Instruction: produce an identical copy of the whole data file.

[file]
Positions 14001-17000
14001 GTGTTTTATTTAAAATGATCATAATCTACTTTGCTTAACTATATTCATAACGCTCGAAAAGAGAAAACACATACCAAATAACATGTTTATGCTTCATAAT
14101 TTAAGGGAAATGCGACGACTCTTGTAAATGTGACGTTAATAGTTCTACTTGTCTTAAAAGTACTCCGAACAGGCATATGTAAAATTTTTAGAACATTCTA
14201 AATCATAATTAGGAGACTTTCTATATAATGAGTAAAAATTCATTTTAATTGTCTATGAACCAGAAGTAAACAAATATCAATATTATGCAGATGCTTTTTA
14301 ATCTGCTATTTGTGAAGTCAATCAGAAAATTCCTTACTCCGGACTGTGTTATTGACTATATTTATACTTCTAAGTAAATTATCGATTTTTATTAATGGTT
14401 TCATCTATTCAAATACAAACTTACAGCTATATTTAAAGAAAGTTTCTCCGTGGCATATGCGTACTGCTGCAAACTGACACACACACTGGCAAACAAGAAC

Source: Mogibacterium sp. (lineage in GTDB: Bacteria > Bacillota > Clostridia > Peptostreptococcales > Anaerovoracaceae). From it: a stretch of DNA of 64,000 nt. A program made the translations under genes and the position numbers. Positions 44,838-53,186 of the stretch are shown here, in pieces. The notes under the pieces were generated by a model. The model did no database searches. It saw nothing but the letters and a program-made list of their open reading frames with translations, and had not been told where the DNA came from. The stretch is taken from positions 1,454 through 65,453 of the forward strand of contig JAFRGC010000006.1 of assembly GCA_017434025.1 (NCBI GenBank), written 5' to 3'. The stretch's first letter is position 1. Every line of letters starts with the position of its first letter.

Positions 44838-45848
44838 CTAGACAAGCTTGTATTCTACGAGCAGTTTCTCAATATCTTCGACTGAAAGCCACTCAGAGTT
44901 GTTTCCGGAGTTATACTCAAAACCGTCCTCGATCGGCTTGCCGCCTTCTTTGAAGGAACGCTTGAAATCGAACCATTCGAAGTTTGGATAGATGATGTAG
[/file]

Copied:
Positions 14001-17000
14001 GTGTTTTATTTAAAATGATCATAATCTACTTTGCTTAACTATATTCATAACGCTCGAAAAGAGAAAACACATACCAAATAACATGTTTATGCTTCATAAT
14101 TTAAGGGAAATGCGACGACTCTTGTAAATGTGACGTTAATAGTTCTACTTGTCTTAAAAGTACTCCGAACAGGCATATGTAAAATTTTTAGAACATTCTA
14201 AATCATAATTAGGAGACTTTCTATATAATGAGTAAAAATTCATTTTAATTGTCTATGAACCAGAAGTAAACAAATATCAATATTATGCAGATGCTTTTTA
14301 ATCTGCTATTTGTGAAGTCAATCAGAAAATTCCTTACTCCGGACTGTGTTATTGACTATATTTATACTTCTAAGTAAATTATCGATTTTTATTAATGGTT
14401 TCATCTATTCAAATACAAACTTACAGCTATATTTAAAGAAAGTTTCTCCGTGGCATATGCGTACTGCTGCAAACTGACACACACACTGGCAAACAAGAAC

Source: Mogibacterium sp. (lineage in GTDB: Bacteria > Bacillota > Clostridia > Peptostreptococcales > Anaerovoracaceae). From it: a stretch of DNA of 64,000 nt. A program made the translations under genes and the position numbers. Positions 44,838-53,186 of the stretch are shown here, in pieces. The notes under the pieces were generated by a model. The model did no database searches. It saw nothing but the letters and a program-made list of their open reading frames with translations, and had not been told where the DNA came from. The stretch is taken from positions 1,454 through 65,453 of the forward strand of contig JAFRGC010000006.1 of assembly GCA_017434025.1 (NCBI GenBank), written 5' to 3'. The stretch's first letter is position 1. Every line of letters starts with the position of its first letter.

Positions 44838-45848
44838 CTAGACAAGCTTGTATTCTACGAGCAGTTTCTCAATATCTTCGACTGAAAGCCACTCAGAGTT
44901 GTTTCCGGAGTTATACTCAAAACCGTCCTCGATCGGCTTGCCGCCTTCTTTGAAGGAACGCTTGAAATCGAACCATTCGAAGTTTGGATAGATGATGTAG